Fancourt Golf Course in the southern Cape. Picture: TERTIUS PICKARD/GALLO IMAGES
Fancourt Golf Course in the southern Cape. Picture: TERTIUS PICKARD/GALLO IMAGES

We keep beating the drum about marketing being an iterative activity and, in this context, it is interesting to note that the global average percentage of gross turnover for spend on marketing by a small or medium enterprise,  which category fits the average golf club and golf estate, is around 7.5 %.

Therefore, it concerns me hearing phrases such as “we are cutting back on our marketing spend for the moment” or “we need to conserve cash so marketing spend is being cut back”.

The latter is particularly disingenuous, as in reality this often means the budget is being cut back to zero.

One club GM told me his board had cut the marketing spend by 50% when the projected drop in revenue was estimated to be only 23%. The same club had set its original percentage against its perception of gross turnover at only 2% against revenue for green fees. I use “perception” because no attempt had been made to set this budget against ALL golf-related income, almost as if membership subs and cart income were not revenues.

I am joined by Peter Dros from Fancourt to discuss the challenges and importance of keeping the flag flying in tourism marketing terms.

JC: First my congratulations to team Fancourt on winning the best golf hotel award for both Africa and SA and this must be especially satisfying in what has been a pretty bleak year for business and especially the tourism industry.

PD: Thank you and for using the term “team” because this is exactly what it is – a team effort. I may be in the vanguard in brand terms by being at the tourism conferences, events and travel shows and as a spokesperson, but both our marketing and the delivery of what Fancourt stands for in terms of its services is very much a team effort.

In this context, I would also echo the remarks made, in an earlier discussion by Robert Jasper, when he referred to everyone on his staff being a marketing person in terms of a venue.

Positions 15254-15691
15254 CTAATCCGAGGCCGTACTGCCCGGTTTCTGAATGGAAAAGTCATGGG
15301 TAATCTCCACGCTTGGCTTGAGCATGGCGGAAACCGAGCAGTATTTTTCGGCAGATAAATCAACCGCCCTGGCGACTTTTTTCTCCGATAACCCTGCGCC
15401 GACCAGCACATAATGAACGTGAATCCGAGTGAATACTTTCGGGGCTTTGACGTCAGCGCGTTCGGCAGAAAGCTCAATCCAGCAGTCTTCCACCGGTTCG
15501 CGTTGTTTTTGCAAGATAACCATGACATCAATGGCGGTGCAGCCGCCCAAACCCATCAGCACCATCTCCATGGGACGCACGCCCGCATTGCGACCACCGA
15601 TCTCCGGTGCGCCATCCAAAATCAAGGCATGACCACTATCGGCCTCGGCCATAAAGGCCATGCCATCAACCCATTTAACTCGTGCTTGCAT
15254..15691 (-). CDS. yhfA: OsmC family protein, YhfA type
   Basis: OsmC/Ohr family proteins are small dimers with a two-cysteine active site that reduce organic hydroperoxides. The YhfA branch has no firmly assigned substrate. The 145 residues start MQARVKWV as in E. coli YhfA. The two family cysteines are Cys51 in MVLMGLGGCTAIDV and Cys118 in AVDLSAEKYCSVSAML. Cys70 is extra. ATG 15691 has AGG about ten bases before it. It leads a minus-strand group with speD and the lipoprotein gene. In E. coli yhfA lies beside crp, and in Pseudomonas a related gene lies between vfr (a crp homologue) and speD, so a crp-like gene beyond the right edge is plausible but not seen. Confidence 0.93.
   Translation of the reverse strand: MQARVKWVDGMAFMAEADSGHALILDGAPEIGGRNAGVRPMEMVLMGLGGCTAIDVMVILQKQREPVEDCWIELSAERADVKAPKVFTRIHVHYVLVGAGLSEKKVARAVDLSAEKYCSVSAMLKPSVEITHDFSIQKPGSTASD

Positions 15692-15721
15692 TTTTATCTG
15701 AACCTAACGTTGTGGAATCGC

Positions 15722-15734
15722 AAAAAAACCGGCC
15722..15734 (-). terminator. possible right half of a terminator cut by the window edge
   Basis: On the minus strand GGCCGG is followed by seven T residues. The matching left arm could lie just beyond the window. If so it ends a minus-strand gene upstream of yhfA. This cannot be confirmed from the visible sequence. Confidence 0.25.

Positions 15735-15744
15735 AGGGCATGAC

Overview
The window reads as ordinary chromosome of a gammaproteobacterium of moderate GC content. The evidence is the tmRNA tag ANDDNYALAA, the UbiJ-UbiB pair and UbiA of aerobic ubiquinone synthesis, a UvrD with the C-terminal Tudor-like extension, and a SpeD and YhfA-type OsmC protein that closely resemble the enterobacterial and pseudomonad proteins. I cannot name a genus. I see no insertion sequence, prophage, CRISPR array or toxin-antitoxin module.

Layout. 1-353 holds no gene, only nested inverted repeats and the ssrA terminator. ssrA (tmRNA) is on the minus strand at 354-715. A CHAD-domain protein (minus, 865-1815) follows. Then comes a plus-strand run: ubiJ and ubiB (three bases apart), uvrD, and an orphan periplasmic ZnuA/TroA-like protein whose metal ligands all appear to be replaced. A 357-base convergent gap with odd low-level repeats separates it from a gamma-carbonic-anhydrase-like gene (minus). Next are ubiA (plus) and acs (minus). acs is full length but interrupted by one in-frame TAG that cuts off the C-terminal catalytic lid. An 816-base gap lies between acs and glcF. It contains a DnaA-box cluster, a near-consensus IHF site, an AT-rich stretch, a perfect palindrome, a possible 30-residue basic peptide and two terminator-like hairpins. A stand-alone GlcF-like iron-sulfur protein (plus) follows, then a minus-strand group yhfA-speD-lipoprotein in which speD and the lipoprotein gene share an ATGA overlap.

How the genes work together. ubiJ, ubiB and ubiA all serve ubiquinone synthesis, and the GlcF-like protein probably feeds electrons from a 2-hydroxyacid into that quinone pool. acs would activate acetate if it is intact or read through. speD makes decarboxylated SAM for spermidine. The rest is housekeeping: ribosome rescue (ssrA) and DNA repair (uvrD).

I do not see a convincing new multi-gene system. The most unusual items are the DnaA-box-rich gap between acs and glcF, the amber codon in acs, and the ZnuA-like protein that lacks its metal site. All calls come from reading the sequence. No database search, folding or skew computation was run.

JC: Fancourt has won these particular awards in consecutive years, but this is no accident as despite both the economic downturn and the effect the pandemic has had on tourism, you have kept Fancourt’s brand in the public eye.

PD: This goes to the heart of the marketing effort, where as you will know a brand can quickly become forgotten if it does not keep itself in front of its key audiences.

JC: I feel that not marketing to survive, is rather like treading water in an attempt to stay alive, when all you achieve is to delay the inevitable fact that by staying in the same place you will eventually drown, when you should be striking out for the nearest land, no matter how distant it may look.

What are your thoughts on conserving revenues and saving jobs by cutting back on marketing?

PD: This approach is short-sighted in that it is probably one of the surest ways to lose revenues and thereby endanger jobs. Yes, we have to make sacrifices and take tough decisions such as which bit of land to head for, to extend your swimming analogy. However, these decisions define a well-planned and executed marketing strategy and the days of shotgun marketing are over.

Every initiative needs to be measured in terms of ROI [return on investment] whatever the goals are, ie audience reach, revenue or brand building. Ultimately this makes it easier to make decisions and justify what yields the best results from the use of limited funds.

JC: Discussing brand marketing with a friend, who is in the advertising business, I likened getting some clients to see the importance of marketing continuously, to feeling like knocking on a thick wooden door — he quickly added, “Yes, and a door where there is no-one on the other side”.

PD: I think that in a golf and golf tourism sense much of this attitude comes from not having the need to market in the past. You said that the days of people queuing around the block to play and or become a new member at a golf course are over, but old habits do seem reluctant to die.

In parallel with travel, the consumer has become a lot more informed about choices and competition has increased, all of which makes it more important for us as a venue to keep Fancourt’s brand out in the market place on multiple platforms.

JC: Destination Golf Travel’s CEO Dermot Synott told me that at a travel conference in 2019, a presentation paper showed that 66% of golfers still make their final travel destination choices from what they read in printed magazines.

PD: Magazines are a key part of our marketing, but as a long-haul destination most of our business comes via tour operators who are key influencers.

Given the need to spend even more wisely than normal, this only serves to underline the importance of a well-structured plan and the need to track results and adapt as new channels and opportunities develop.


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